I’ll tell you, sometimes he’d be in an emotional zone and he discovered already in that young age what actors take years to discover- how to sustain that emotional state. You can shoot a scene with him like that all day. It can very hard and painful if it’s an emotional scene. People run dry quick. He was able to reengage with his own technique that I don’t really know how, in an emotional state that is sustainable for a long time. And at the end of the day he goes, "Oh I need to sleep now," (laughs) and comes back in and does something else. Devin is a very intuitive guy but there is more preparation in what he does.
If you allow me, I’d love to mention a few other people as well, because this is an ensemble.
By all means.
I never get enough time to talk about Amy Ryan, David Strathairn and Rachel Brosnahan. I wanted to make an ensemble film. Like Lumet or Coppola, all these great American directors did so many of these great ensemble films. But I never imagined I’d get people like this in smaller roles.
Amy Ryan is amazing. She’s one of the best actresses in the world. My editor [Olivier Bugge Coutté], whenever the rushes came in with the scene with her, he was like, "Who is she? Everything with her is good!"
David Strathairn is remarkable. I mean he is one of the greats.
He is almost too cool. He is such a smart and generous guy. and there seems to be so much interesting and exciting stuff going on in his life so I don’t think he is chasing around all the available parts. He is very picky in choosing roles which I completely respect. So I felt honored that he actually came on set. I dig him. He’s like, oh I’ll drive to the set myself. He is very unpretentious. I love him.
Rachel Brosnahan, you know her from House of Cards. She is this new talent and what’s so great about her is she has natural grace in the way she appears in front of the camera. But there is no vanity with her. She came in and she does a couple of scenes where she is exposing emotions where a lot of actresses would perhaps try to beautify it. But she creates beauty through just being real. She has a great instinct and knack for naturalism and I really respect that in her. In her generation of actresses, there are so many who is just choosing to be a pretty girl. She has that natural grace, she doesn’t need to, you know.
So Devin Druid and Rachel Brosnahan are the two young actors we will see more of in the near future?
Yeah I’d love that. It makes me happy to see that there are real great actors coming up in the next generation. It just makes me feel excited. That’s something that led me in the first place to make films in America, the actors.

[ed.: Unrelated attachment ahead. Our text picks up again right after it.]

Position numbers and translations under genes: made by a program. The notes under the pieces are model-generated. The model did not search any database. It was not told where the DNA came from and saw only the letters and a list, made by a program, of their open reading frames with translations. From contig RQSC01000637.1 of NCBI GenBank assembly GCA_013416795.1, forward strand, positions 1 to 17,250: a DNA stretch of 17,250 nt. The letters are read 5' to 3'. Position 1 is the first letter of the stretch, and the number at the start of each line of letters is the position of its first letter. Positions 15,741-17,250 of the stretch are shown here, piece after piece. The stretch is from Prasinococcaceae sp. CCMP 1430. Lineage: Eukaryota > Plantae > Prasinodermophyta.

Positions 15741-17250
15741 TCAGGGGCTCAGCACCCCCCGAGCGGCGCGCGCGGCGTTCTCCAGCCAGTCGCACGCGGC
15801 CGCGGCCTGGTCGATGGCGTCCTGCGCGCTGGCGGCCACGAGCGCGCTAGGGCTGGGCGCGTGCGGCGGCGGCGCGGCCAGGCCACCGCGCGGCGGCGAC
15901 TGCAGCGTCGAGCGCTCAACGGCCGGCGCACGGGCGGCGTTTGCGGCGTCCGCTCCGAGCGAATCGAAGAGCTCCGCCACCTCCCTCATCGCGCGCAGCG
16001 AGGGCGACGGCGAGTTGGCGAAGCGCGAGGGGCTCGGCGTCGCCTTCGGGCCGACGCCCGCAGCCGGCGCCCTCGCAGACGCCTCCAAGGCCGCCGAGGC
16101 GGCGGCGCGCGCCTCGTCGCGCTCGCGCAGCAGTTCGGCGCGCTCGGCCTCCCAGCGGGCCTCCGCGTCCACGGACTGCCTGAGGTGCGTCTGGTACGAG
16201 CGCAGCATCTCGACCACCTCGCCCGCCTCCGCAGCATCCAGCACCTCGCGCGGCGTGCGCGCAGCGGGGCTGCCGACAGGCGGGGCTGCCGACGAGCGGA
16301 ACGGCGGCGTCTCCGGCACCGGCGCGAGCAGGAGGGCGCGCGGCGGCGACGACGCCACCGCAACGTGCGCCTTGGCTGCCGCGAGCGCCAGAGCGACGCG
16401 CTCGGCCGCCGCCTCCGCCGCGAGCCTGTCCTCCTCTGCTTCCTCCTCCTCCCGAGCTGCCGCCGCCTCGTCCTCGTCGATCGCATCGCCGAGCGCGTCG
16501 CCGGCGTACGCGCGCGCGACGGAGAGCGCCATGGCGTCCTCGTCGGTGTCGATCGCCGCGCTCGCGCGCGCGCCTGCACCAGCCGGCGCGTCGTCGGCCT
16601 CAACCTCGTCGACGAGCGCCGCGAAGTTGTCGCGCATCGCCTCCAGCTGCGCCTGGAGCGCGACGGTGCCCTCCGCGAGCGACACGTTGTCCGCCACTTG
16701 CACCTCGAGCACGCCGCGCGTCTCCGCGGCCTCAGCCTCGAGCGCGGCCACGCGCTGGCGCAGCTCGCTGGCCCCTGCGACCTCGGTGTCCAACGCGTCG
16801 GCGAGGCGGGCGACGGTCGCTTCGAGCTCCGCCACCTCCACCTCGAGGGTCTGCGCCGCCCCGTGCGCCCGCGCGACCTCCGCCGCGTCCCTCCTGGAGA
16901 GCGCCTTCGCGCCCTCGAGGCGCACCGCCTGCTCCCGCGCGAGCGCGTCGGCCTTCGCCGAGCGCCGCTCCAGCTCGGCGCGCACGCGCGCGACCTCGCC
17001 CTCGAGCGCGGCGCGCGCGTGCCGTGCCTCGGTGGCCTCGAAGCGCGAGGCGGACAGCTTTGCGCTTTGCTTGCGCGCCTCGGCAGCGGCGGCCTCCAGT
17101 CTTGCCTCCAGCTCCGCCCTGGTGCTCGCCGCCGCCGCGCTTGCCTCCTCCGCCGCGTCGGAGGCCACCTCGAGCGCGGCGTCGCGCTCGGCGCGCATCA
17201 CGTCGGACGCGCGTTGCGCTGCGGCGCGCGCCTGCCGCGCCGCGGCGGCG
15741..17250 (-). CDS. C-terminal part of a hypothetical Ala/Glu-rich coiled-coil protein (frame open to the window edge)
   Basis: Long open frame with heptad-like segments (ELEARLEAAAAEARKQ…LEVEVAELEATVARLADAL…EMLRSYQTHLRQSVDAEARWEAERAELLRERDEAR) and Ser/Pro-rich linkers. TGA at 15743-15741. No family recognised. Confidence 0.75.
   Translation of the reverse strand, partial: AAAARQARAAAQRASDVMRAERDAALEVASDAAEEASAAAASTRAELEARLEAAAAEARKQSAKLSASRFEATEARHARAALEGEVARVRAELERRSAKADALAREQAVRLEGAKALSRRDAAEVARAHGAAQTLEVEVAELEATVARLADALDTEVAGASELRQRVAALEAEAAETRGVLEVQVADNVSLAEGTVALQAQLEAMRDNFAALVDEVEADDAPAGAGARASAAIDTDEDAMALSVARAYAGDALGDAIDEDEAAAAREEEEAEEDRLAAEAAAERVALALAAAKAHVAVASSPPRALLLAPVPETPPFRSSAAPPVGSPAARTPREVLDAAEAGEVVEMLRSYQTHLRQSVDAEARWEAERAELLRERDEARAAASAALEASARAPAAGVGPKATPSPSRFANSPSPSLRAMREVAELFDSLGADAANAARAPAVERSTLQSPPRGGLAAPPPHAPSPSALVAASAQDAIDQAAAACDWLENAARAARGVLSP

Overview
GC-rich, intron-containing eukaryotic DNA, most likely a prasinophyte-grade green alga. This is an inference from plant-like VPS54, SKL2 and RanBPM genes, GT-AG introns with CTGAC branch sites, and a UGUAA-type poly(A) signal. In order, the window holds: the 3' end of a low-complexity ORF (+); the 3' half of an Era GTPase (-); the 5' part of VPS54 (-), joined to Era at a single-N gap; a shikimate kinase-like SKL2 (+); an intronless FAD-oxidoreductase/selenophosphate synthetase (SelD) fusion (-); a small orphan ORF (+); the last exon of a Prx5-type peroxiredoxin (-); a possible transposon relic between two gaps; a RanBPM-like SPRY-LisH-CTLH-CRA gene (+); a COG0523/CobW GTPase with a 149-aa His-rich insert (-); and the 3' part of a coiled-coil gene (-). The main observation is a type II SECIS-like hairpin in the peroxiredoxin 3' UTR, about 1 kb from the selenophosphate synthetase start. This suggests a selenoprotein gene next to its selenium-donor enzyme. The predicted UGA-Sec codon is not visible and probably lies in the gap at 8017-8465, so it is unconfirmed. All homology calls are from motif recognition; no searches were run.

There is a certain melancholy in your films. Even though there are many funny moments in LOUDER THAN BOMBS, There is certain sadness. I want to talk about the theme of death in your films.
Yeah. Louder than Bombs deals with, I guess, eroticism in death, a lot. We are also dealing with a young mind, a 15-year old, who is going through adolescence and he is being infatuated with a girl for the first time, at the same time he is grieving his mother. So there is this sex and death thing going on. (laughs)
Also those eternal themes,I care about those things. To be personal for a second, I think I was quite concerned while I was very young. I was obsessed with memory and mortality. I was very worried about the short time we have on earth. I am an atheist, so I believe this is it. This time is all I got. I don’t believe in afterlife, at least not with this conscience. So that's a pretty tough premise. Much of our culture is in denial of that. At the same time, it gives us a purpose for action and to do things and can also be a trigger for creation even.
So my film reflects my existential curiosity. I don't want to be perceived as pretentious, I think it’s unanimous human quandary and I care about stories that deal with how we construct or accept ourselves through perception of memory and how we know that it’s not infinite and how that affects out relationships. In this film specifically - 3 years ago, a husband and two sons the mother of the family. That affects how each of them engage, with the women - the new women, new partners in their lives. What aftereffects does that have in the erotic and the ability to build a relationships. That's what we are asking in this film. And that has melancholic implications.
So what’s next for you?
I haven’t announced my next film yet because we are not one hundred percent sure yet. So I’m not talking about it so much at the moment. But what I can say on the record is that I am writing and hope to shoot it this fall in Norway. A quick one we’re working on- am working on with Eskil at the moment: back in the room with my old friend. And we are coming up with some new things and we hope to get to make it and I think we will. So hopefully we will be talking soon again with something else. It’s in Norwegian this time but hopefully it will be in English again after that.
Louder than Bombs opens in New York and Los Angeles on Friday, April 8. National roll outs will follow.
Dustin Chang is a freelance wrtier. His musings and opinions on cinema and beyond can be found at www.dustinchang.com